Does Memantine Improve Verbal Memory Task Performance in Subjects With Partial Epilepsy and Memory Dysfunction?
Many patients with epilepsy have memory deficits in the setting of otherwise normal intelligence. Unfortunately, the treatment options for memory dysfunction in patients with epilepsy are limited. The investigators are conducting a study to evaluate the effects of memantine for the treatment of verbal memory dysfunction in subjects with localization-related seizures. The study involves randomization to memantine therapy or placebo, with cognitive testing and EEG pre- and post-treatment, as well as after an open-label memantine treatment phase.
The primary aim of this study is to evaluate the efficacy of memantine for the treatment of verbal memory dysfunction in subjects with left temporal lobe epilepsy. The investigators expect that verbal memory task performance will improve in those taking memantine, but not in those taking a placebo.
The investigators propose that the expected benefit of memantine is specific to verbal memory in subjects with left temporal lobe seizures, rather than representing an overall improvement in cognitive function. The investigators expect no improvement on other cognitive tasks in either the memantine or placebo groups.
The investigators will evaluate whether subjects with left temporal lobe epilepsy and memory difficulties have self-reported improvement in memory while taking memantine. The investigators expect improvement of self-rated memory function on the Quality of Life in Epilepsy Patient Inventory (QOLIE-89) in the memantine group, but no change on this scale in the placebo group.
|Study Design:||Allocation: Randomized
Intervention Model: Parallel Assignment
Masking: Quadruple (Participant, Care Provider, Investigator, Outcomes Assessor)
Primary Purpose: Treatment
|Official Title:||Does Memantine Improve Verbal Memory Task Performance in Subjects With Localization-related Epilepsy and Memory Dysfunction? A Randomized, Double-Blind, Placebo-Controlled Trial|
- The Change Scores in Memory Measures From Baseline to Post-treatment/Placebo Will be Compared Between the Memantine Treatment and Placebo Groups. [ Time Frame: 13 weeks ]Change scores from pre- to post-treatment/placebo were calculated for the primary outcome measures, the Selective Reminding Test Continuous Long-Term Retrieval (range 0-72; higher scores indicate better memory) and 7-24 Spatial Recall Test Total Learning (range 0-35; total correct across 5 learning trials are summed, with higher scores indicating better memory) scores. These measures are scores on a scale, rather than representing standard units.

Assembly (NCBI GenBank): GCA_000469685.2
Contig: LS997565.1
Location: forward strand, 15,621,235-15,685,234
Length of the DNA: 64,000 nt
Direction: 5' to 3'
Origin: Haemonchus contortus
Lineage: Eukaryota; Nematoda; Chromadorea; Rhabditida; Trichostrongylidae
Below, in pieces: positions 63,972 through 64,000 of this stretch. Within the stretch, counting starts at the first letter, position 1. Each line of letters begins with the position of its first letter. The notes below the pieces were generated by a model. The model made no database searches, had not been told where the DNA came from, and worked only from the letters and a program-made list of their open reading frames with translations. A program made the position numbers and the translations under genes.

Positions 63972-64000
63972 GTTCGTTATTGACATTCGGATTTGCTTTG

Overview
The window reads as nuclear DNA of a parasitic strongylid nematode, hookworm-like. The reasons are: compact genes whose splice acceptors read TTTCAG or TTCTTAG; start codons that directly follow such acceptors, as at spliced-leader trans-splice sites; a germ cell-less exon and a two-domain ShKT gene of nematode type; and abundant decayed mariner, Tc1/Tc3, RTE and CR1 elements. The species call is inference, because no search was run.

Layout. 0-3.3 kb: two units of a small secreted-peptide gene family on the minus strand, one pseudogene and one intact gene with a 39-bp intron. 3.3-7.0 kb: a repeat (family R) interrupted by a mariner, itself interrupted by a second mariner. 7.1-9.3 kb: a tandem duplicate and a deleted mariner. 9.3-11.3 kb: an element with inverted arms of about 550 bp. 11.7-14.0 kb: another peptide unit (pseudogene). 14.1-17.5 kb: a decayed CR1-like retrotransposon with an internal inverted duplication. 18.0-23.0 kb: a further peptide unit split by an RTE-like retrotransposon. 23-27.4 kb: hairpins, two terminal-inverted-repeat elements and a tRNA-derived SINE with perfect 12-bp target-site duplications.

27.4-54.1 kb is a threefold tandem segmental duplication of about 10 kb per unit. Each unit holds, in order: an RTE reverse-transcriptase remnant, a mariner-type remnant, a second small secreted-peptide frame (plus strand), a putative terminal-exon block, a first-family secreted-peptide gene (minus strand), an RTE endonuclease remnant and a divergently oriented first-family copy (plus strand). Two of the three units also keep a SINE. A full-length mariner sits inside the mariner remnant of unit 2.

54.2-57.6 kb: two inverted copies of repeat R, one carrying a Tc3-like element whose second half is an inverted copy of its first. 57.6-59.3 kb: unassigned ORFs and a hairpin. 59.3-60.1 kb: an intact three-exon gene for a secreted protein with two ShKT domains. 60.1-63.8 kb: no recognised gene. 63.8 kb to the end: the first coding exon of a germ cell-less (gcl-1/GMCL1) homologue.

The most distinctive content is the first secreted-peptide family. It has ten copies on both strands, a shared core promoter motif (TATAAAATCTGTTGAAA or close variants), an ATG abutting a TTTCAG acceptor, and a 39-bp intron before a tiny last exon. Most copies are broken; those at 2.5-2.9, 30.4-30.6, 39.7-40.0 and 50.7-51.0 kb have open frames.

- To Test the Hypothesis That Improvement Will be Selective for Verbal Memory, Change Scores on the Non-verbal Tasks Will be Compared Between the Placebo and Memantine Treatment Groups. [ Time Frame: 5 years ]
- To Test the Hypothesis That Treatment With Memantine Will Result in Subjective Improvement of Memory Function, the Change Scores From the QOLIE-89 Will be Evaluated. [ Time Frame: 5 years ]
- A Secondary Analysis Will Examine the Possible Sustained Benefit of Continued Memantine Use. [ Time Frame: 26 weeks ]SRT-CLTR (range 0-72; higher scores indicate better memory), and 7-24 Spatial Memory Test (range 0-35; scores are summed across the 5 learning trials, with higher scores indicating better memory) scores will be assessed across the first (baseline) and third (post-open label memantine) testing sessions. These measures are considered to be scores on a scale, rather than standard units. The hypothesis was that subjects randomized to memantine would demonstrate sustained improvement from baseline, while the placebo group would demonstrate improvements after taking open label memantine (compared to baseline).
|Study Start Date:||January 2009|
|Study Completion Date:||May 2014|
|Primary Completion Date:||May 2014 (Final data collection date for primary outcome measure)|
Subjects will randomly assigned to take either a placebo or memantine for 13 weeks. The assignment will be double-blind, neither the study members nor the subject will know if he/she is taking memantine or a placebo.